Escobar hits for cycle, has 6 RBIs as Mets beat Padres 11-5

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New York Mets' Eduardo Escobar reacts after hitting a two-RBI triple during the ninth inning of a baseball game against the San Diego Padres, Monday, June 6, 2022, in San Diego. (AP Photo/Gregory Bull)

SAN DIEGO – Eduardo Escobar knew he needed a triple to complete his first cycle and he was going to do whatever it took to get it.

Sure enough, he did.

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Escobar hit a two-run triple with two outs in the ninth inning, giving him six RBIs in boosting Carlos Carrasco and the New York Mets to an 11-5 win Monday night against the San Diego Padres.

The switch-hitter sent an opposite-field drive off lefty reliever Tim Hill over the head of right fielder Nomar Mazara and off the wall. Escobar sped around the bases and pulled into third in front of his cheering teammates lining the dugout rail. He pumped his right arm, clapped his hands and blew a kiss skyward.

“This is a great moment. It's unbelievable,” the 33-year-old third baseman said. "It's hard hitting the cycle at this level. Today's a special night for me. Most important is the win.”

The ball from the triple was perched in his locker.

Escobar came in batting just .227 but has three homers and 12 RBIs in his last nine games.

He credited hitting coach Eric Chavez and his teammates, “to everybody who helped me.” He said his teammates encouraged him to keep working hard “because your moment's coming. ... I'm so happy I started hitting now and now I help the team win. That's the most important.”

Escobar hit a two-run moonshot homer that sailed well over the party deck atop the right field wall off Craig Stammen with no outs in the eighth. It was his fifth.

Escobar also hit a two-run single in the first and a double in the fourth.

It was the 11th cycle in Mets history and the first since Scott Hairston on April 27, 2012.

It was also the first cycle at Petco Park, which opened in 2004.

“Any guy is fun to watch, especially him, what he means to his teammates,” New York manager Buck Showalter said. “It's almost like they hit it.”

The Mets, an NL-best 38-19, won their third straight and for the ninth time in 11 games. The Padres, who have the NL's third-best record at 33-22, had their three-game winning streak snapped.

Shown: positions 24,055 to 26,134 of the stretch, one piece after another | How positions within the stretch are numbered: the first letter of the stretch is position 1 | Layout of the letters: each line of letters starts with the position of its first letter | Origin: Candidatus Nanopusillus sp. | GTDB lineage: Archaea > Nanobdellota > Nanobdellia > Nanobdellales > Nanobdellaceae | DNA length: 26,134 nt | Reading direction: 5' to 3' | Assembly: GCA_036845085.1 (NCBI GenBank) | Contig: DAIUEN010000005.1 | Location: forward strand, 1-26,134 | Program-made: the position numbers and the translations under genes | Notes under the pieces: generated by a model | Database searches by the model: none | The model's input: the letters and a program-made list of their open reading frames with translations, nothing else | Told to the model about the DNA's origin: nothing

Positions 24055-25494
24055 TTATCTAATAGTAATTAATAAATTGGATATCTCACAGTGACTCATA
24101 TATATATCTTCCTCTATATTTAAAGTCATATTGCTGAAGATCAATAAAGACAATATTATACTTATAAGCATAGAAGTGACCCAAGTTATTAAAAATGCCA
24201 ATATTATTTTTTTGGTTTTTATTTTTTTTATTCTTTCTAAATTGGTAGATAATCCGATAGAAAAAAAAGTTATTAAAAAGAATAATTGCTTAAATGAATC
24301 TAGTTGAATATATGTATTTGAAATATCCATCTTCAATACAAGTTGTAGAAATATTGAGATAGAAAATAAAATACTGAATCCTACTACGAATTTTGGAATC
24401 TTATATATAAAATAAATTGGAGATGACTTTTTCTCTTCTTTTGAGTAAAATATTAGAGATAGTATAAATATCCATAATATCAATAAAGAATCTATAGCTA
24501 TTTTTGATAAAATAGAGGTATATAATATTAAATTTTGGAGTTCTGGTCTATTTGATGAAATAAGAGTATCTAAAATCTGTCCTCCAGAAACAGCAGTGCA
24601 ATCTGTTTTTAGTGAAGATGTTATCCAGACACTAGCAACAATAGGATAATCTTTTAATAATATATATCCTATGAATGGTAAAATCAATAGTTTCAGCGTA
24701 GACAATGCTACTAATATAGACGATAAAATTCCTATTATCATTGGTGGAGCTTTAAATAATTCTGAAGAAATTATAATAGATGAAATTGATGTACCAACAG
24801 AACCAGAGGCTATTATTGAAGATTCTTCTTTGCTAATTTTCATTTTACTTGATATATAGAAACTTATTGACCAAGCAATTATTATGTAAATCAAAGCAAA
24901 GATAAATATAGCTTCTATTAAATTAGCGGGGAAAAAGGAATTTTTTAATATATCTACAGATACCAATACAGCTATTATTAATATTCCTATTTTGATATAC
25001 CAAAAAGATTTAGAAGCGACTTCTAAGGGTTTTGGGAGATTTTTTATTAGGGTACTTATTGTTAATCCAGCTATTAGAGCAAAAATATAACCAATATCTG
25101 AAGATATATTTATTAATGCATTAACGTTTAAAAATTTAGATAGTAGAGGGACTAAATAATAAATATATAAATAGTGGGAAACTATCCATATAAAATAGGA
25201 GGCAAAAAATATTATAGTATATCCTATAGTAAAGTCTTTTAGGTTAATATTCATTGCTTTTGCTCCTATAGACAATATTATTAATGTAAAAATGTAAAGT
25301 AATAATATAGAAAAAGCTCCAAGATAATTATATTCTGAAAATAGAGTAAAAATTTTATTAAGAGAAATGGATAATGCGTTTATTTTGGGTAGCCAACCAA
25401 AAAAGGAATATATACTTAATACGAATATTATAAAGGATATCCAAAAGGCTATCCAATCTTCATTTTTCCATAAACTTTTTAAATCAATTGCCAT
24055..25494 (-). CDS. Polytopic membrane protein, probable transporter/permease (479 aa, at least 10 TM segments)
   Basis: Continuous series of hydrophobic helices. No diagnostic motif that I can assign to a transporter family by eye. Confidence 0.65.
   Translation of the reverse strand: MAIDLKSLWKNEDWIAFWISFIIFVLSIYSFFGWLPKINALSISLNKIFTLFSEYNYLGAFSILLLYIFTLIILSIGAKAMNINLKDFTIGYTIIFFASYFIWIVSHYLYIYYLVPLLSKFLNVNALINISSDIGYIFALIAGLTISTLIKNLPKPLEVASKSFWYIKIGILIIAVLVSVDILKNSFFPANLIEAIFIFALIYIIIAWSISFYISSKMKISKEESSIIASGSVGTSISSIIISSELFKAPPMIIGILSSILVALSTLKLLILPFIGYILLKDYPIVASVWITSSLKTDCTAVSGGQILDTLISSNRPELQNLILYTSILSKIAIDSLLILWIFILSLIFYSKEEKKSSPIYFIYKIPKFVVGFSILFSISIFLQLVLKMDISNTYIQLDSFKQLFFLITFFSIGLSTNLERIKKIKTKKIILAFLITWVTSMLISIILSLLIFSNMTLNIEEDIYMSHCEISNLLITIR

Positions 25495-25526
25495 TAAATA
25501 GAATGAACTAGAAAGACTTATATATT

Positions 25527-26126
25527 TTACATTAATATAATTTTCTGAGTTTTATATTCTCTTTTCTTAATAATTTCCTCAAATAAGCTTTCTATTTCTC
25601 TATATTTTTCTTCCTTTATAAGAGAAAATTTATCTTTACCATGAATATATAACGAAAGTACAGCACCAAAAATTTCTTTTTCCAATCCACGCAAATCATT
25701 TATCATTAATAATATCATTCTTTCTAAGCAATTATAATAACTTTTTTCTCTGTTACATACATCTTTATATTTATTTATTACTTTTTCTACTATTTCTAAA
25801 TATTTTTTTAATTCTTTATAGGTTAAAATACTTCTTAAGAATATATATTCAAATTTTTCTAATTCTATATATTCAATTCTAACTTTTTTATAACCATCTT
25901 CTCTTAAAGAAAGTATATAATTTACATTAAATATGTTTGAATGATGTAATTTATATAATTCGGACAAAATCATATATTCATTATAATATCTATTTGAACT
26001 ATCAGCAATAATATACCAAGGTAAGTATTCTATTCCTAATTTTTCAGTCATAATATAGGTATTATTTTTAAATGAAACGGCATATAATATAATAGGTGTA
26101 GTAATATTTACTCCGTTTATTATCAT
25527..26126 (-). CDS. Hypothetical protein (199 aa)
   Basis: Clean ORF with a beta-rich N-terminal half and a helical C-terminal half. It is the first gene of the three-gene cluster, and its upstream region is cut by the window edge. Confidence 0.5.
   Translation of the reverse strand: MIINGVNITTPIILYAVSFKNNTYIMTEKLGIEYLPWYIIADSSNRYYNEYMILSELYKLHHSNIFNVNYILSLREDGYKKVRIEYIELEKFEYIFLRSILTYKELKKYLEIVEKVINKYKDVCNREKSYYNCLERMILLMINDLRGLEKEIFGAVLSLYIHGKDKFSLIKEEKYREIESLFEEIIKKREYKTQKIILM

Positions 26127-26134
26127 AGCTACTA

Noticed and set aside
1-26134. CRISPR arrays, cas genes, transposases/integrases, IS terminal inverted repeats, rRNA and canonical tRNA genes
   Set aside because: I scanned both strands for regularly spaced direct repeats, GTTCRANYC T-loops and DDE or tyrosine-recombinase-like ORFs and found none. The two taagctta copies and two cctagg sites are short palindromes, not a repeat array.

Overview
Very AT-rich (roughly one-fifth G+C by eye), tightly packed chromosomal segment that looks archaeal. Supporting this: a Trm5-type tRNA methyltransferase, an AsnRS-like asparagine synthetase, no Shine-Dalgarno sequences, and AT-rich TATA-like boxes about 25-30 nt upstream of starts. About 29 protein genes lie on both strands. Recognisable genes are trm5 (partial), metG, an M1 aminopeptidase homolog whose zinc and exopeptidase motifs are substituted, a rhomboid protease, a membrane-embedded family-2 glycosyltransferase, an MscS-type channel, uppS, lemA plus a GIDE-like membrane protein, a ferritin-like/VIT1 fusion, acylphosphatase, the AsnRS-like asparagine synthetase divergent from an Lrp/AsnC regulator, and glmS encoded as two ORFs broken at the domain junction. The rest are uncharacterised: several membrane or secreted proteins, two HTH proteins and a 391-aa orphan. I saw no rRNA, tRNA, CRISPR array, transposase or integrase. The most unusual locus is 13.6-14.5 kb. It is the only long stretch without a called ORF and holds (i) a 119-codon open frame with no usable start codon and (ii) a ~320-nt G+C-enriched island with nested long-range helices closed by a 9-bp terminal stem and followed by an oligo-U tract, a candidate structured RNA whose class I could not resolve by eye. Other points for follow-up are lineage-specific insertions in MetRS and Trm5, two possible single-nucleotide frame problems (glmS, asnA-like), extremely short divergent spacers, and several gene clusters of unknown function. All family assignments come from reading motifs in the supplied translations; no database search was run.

Carrasco (7-1) won his fourth straight start by holding the Padres to two runs and five hits in seven innings while striking out a season-high 10 and walking none. He limited the damage to two innings. Jorge Alfaro doubled leading off the third and scored on Jurickson Profar's one-out single. Kim Ha-seong singled with two outs in the seventh and scored on Mazara's double.

“Carrasco was the story of the game, I thought,” Showalter said. “He was sharp. Big out, the last one."

Carrasco ended his night by striking out Alfaro with a runner on second.

“He was able to kind of get our bullpen back on their feet a little bit,” Showalter said.

The Mets tagged Blake Snell (0-3) for three runs in a plodding first inning that took 27 minutes while the left-hander threw 43 pitches. He allowed Starling Marte's one-out single, struck out Francisco Lindor and then issued three straight walks to force in a run. Escobar followed with a two-run single.

The Padres had Nabil Crismatt warming in the bullpen before Snell retired Jeff McNeil.

Escobar doubled leading off the fourth and scored on Brandon Nimmo's two-out single. J.D. Davis hit a sacrifice fly in the sixth.

Luke Voit hit a three-run homer for San Diego off Drew Smith with two outs in the eighth, his fifth. The ball bounced off the top off the wall in left-center and back onto the filed, and Voit paused at second. After an umpire review, it was ruled a homer.


Former Michigan and San Diego State basketball coach Steve Fisher threw out the ceremonial first pitch on behalf of the ALS Association. His son, Mark, was diagnosed with ALS several years ago and continues to work as an assistant hoops coach at SDSU. ... Tennis great “Rocket” Rod Laver and Fred Lynn, the 1975 AL MVP and Rookie of the Year, chatted up Padres manager Bob Melvin before the game and then shared a laugh with Fisher. Laver, Lynn and Fisher all live in northern San Diego County.


Padres: SS Fernando Tatis Jr. is due to have another bone scan later this week on his surgically repaired left wrist, Melvin said. The Padres want to see enough improvement in the wrist before letting Tatis swing a bat. He has been running, taking grounders and throwing. He broke his wrist in the offseason, reportedly in a motorcycle accident in his native Dominican Republic.


Mets RHP Taijuan Walker (3-1, 2.88 ERA) and Padres RHP Yu Darvish (4-3, 4.03) are scheduled to start Tuesday night in the middle game of the series. Walker has a 1.97 ERA in six career starts against San Diego.


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